STORRS, Conn. — A Creighton soccer team that struggled to find itself early in the season knows exactly where it will end it.
The Bluejays are headed back to the final four. Creighton got a late goal from freshman Christian Blandon, then survived 90 frantic seconds in finishing off a 1-0 win against Connecticut that sent the Bluejays back to the College Cup.
“It was an awesome feeling to get there last year, but this almost feels better,” said Brent Kallman, one of Creighton's four seniors. “With all the new guys we have, this team has a different dynamic.
“But to get back is an amazing accomplishment, and it says a ton about our coaches and program.”
The victory in front of a sellout crowd of 5,100 at Morrone Stadium extended the Bluejays' nation-leading unbeaten streak to 14 and put them in the final four for the fifth time in school history. It is the first time Creighton will make back-to-back final four appearances.
The Bluejays will play Indiana in the semifinals Friday in Hoover, Ala., a suburb of Birmingham. The winner advances to Sunday's championship match against the Maryland-Georgetown winner.
Creighton ended the 2011 season in the national semifinals, tying Charlotte but losing the penalty-kick shootout. The Bluejays started this season without eight players who started their final game last year.
“It's been a challenge but it's very rewarding in the end,” said Creighton coach Elmar Bolowich, who will be making his fifth straight College Cup appearance. “I don't know if I would have believed you if you would have told me early in the season that we'd be in this position.
“We still didn't know who we were or how we wanted to play at the end of September. This team has faced a lot of adversity all year but it's hung in there and made plays. There's something to be said for that.”
The latest adversity came Sunday as the Bluejays faced an athletic Connecticut team without two starting defenders. Jose Ribas had to sit out the match because he received a red card in the third-round win at Akron, while Eric Miller was out with a knee injury.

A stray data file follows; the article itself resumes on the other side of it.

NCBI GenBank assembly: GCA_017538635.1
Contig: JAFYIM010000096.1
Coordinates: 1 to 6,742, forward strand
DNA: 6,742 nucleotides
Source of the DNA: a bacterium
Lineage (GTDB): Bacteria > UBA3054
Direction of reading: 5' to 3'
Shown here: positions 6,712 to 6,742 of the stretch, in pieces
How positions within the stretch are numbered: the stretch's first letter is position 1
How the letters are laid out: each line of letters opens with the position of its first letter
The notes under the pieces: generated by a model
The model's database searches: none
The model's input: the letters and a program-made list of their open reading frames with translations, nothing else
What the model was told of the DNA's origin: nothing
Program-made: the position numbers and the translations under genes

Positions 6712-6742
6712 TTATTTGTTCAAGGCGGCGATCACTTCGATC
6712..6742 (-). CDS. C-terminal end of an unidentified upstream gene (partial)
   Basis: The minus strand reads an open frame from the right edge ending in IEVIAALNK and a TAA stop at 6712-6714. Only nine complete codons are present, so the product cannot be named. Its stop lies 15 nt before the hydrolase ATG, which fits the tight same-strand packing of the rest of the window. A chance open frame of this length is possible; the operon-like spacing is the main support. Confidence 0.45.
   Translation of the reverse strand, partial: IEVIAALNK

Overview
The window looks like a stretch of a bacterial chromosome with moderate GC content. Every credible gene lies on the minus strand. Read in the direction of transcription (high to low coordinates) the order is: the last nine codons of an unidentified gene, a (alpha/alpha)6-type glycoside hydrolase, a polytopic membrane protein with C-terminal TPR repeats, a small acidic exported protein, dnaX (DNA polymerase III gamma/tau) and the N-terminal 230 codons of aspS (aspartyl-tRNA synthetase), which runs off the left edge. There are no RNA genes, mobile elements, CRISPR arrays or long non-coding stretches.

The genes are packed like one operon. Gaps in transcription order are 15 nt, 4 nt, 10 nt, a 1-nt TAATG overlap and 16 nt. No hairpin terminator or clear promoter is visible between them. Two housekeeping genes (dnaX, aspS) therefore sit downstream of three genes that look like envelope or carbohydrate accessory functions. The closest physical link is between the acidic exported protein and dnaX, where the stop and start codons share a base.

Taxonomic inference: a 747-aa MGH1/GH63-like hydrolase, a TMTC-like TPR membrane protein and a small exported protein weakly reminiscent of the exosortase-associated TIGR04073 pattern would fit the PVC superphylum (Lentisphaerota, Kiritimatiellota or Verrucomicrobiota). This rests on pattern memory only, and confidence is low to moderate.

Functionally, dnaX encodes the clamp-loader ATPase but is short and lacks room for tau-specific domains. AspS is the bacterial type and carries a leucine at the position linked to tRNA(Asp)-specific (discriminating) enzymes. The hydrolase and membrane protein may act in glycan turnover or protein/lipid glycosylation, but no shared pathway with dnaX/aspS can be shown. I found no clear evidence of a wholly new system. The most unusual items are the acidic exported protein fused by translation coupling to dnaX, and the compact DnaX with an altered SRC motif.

Creighton started Vincent Keller and Benito Amaral in their outside back spots.
“Those guys did a great job, as did Jake Brown coming off the bench in the second half,” Bluejay goalkeeper Jeff Gal said. “We had a lot of faith in them, and they did the job.”
Gal made four saves in recording his seventh shutout of the season. His last save came in the 74th minute when he dove to his left to knock away a blast by George Fochive to keep the match tied.
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Connecticut outshot Creighton 13-10, with 10 of the Huskies' attempts coming in the second half as they continued to press for the go-ahead goal. The Bluejays got two shots in the final 45 minutes but made the most of their second one.
With time running out and Bolowich on the sideline planning for what seemed like imminent overtime, Timo Pitter maneuvered into the middle of the Huskies’ defense and sent a crossing pass to Jose Gomez, who ran it down near the goal line.
“We knew they were a little sloppy in the middle,” Gomez said. “There were a lot of gaps all day. After Timo got me the ball, I cut it back. I didn’t have a good shot but I saw Christian.”
Gomez passed the ball back to Blandon, whose shot from 6 yards beat Connecticut goalkeeper Andre Blake. It was the fourth goal of the season for Blandon, who had Creighton's best scoring chance in the first half. Blake managed to get a foot on Blandon's near-post shot in the 37th minute to keep the match scoreless.
“The first half, I had one that I should have made,” Blandon said. “It just feels great to have another opportunity.”
What followed Blandon's goal was the longest 90 seconds of every Creighton player's life. Connecticut flooded the box in an attempt to tie but got just one shot — a header by Carlos Alvarez that carried wide. Creighton's defense cleared several other balls in protecting the lead.
“They put everyone in the box and fought hard,” Gal said. “But our guys were amazing. They came through in a real pressure situation.”
Said Kallman: “I think my heart stopped a couple of times, Jeff did a great job, and we managed to clear a couple of balls when it really counted.”
The loss marked the second straight season that Connecticut lost in the quarterfinals. It also snapped the Huskies' home unbeaten streak at 38, third longest in NCAA history.
“The game is a cruel game,” Connecticut coach Ray Reid said. “You have to score more than they do. You can't rely on this guy (Blake) to pitch a shutout all the time. If we had more time, we probably get the goal back. With a minute-and-a-half, that's tough.”
Connecticut ends its season at 17-4-1 while Creighton will take a 17-3-3 record to the semifinals.
“It's a great feeling to be going back,” said Gomez, Creighton's player of the year candidate. “Last year was great but this feels a little better because no one was expecting us to get there.”